Yogyakarta is nicknamed the “City of Gudeg”. This moniker comes from a traditional food originally made in Yogyakarta, which consists of young unripe jackfruit stewed with melinjo (gnetum) leaves, palm sugar, coconut milk and spices for several hours. 

The history of gudeg can be traced back to the 1500s when the Mataram Kingdom was built in Kotagede, Yogyakarta. At that time, excess jackfruit, melinjo and coconut trees were cut down, and this inspired the workers to invent gudeg


Whenever I am in Yogyakarta, eating gudeg is always on my list. There is no better gudeg elsewhere than having the original one. I have tried many gudegs, but since I prefer it savoury and dry, my favourite gudeg is Gudeg Bu Hj. Amad, which has been around since 1965.


Gudeg is always served with krecek or a spicy cattle skin stew. Both dishes are served with steamed rice. There are two variants of gudeg in Yogyakarta: wet gudeg or dry gudeg. The wet gudeg has more coconut milk. The taste of gudeg in Yogyakarta tends to be sweet and has a reddish colour due to the addition of teak leaves.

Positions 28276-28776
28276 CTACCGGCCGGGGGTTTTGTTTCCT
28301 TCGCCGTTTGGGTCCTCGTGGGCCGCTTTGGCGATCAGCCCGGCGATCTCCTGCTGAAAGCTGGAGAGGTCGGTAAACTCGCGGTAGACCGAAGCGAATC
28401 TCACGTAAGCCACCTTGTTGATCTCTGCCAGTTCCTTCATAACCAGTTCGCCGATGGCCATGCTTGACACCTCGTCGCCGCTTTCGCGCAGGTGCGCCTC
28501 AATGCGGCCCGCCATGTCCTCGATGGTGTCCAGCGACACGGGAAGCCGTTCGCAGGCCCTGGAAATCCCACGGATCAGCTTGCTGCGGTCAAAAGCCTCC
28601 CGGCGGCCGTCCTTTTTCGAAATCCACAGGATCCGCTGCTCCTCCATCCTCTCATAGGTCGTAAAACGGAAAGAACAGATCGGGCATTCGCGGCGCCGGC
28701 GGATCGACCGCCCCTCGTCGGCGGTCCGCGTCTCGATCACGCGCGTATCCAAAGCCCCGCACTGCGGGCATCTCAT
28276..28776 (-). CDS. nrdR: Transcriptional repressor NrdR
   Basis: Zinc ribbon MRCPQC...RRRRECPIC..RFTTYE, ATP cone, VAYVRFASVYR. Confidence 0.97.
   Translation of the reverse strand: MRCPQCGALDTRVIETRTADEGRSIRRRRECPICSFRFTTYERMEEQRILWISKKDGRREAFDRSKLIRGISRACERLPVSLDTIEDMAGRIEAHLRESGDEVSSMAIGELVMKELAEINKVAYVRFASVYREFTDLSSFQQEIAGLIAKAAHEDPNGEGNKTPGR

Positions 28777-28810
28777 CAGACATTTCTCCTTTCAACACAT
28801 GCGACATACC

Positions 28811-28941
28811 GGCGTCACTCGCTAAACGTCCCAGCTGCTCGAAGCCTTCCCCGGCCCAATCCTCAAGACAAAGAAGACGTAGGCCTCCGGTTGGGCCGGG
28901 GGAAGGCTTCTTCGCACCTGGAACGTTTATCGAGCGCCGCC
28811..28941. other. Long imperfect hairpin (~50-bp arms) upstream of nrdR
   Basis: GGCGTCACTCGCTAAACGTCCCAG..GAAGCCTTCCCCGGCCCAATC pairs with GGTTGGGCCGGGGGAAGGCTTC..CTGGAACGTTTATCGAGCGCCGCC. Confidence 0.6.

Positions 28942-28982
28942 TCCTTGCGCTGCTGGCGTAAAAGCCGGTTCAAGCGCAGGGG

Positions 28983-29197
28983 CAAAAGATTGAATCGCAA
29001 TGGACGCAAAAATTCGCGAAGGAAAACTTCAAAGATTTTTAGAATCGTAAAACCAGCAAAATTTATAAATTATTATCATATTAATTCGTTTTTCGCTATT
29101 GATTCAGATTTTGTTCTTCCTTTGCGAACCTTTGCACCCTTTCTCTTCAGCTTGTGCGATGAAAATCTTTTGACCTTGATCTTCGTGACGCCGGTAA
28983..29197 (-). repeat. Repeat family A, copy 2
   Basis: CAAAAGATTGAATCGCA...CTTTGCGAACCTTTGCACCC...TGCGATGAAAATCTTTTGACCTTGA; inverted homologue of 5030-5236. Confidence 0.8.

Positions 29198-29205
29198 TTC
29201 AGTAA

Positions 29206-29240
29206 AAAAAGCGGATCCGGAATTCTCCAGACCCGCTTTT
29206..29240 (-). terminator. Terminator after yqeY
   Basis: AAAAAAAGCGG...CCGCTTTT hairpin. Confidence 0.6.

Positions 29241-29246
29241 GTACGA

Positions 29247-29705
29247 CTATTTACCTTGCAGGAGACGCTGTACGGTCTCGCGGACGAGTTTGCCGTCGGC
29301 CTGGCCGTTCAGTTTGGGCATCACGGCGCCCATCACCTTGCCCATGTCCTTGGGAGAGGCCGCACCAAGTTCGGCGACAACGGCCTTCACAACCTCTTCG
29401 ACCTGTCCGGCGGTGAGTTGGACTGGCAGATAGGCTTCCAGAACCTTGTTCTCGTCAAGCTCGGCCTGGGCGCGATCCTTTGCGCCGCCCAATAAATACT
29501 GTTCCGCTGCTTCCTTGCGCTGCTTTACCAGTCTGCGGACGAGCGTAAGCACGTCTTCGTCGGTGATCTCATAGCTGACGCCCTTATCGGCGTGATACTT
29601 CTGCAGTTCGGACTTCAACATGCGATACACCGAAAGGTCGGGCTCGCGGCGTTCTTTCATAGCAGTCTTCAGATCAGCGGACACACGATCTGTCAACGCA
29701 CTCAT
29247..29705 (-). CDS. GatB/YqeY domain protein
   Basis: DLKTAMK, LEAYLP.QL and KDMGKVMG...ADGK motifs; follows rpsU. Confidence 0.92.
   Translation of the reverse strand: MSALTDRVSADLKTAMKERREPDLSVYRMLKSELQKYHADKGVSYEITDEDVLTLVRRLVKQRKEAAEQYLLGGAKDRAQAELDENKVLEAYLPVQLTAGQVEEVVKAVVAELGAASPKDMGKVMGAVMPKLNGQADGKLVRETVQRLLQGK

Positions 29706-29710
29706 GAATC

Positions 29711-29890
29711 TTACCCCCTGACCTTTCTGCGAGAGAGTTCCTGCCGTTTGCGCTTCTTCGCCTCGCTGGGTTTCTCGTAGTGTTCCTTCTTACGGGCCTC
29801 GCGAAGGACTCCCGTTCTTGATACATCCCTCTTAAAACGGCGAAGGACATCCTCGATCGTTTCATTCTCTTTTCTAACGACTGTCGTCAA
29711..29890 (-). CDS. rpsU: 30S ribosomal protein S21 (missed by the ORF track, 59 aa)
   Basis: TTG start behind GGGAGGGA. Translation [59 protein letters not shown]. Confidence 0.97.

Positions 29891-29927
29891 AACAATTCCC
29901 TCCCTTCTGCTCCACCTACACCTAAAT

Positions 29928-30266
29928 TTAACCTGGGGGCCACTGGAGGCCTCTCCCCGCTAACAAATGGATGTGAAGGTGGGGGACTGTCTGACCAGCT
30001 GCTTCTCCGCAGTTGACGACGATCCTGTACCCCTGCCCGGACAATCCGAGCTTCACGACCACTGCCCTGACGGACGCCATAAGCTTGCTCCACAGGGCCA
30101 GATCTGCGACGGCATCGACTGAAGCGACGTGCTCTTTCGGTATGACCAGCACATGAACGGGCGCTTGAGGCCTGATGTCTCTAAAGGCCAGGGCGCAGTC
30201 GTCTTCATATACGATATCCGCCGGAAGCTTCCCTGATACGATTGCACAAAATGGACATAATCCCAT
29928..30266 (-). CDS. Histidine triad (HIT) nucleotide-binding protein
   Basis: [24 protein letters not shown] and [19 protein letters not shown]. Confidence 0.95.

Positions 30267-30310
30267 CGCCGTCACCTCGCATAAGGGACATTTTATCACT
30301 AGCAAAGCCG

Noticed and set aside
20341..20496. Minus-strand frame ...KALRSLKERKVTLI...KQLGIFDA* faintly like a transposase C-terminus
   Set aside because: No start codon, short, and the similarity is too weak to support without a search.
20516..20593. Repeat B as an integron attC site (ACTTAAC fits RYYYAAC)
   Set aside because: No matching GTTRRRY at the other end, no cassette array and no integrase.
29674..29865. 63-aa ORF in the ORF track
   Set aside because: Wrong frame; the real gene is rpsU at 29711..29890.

When ordering, you need to choose the dish that accompanies gudeg such as chicken breast, chicken thigh, hard-boiled Pindang egg, gizzard, tofu, or a combination of two or three dishes. I always order Gudeg Telur Ayam Paha Atas (gudeg with egg and chicken thigh) because the portion is satisfying. Amad’s gudeg is not too sweet and it is flavourful. The krecek chunks are big, a bit spicy, not too soft or too chewy. Mixing gudeg with krecek produce a balanced flavour. The chicken and egg are tasty, as they are cooked together with the gudeg.


Since Amad’s Gudeg is dry, it can last for a couple of days. You can even take it overseas as a souvenir, as they will put it in a nice besek (a small box made from woven bamboo). 



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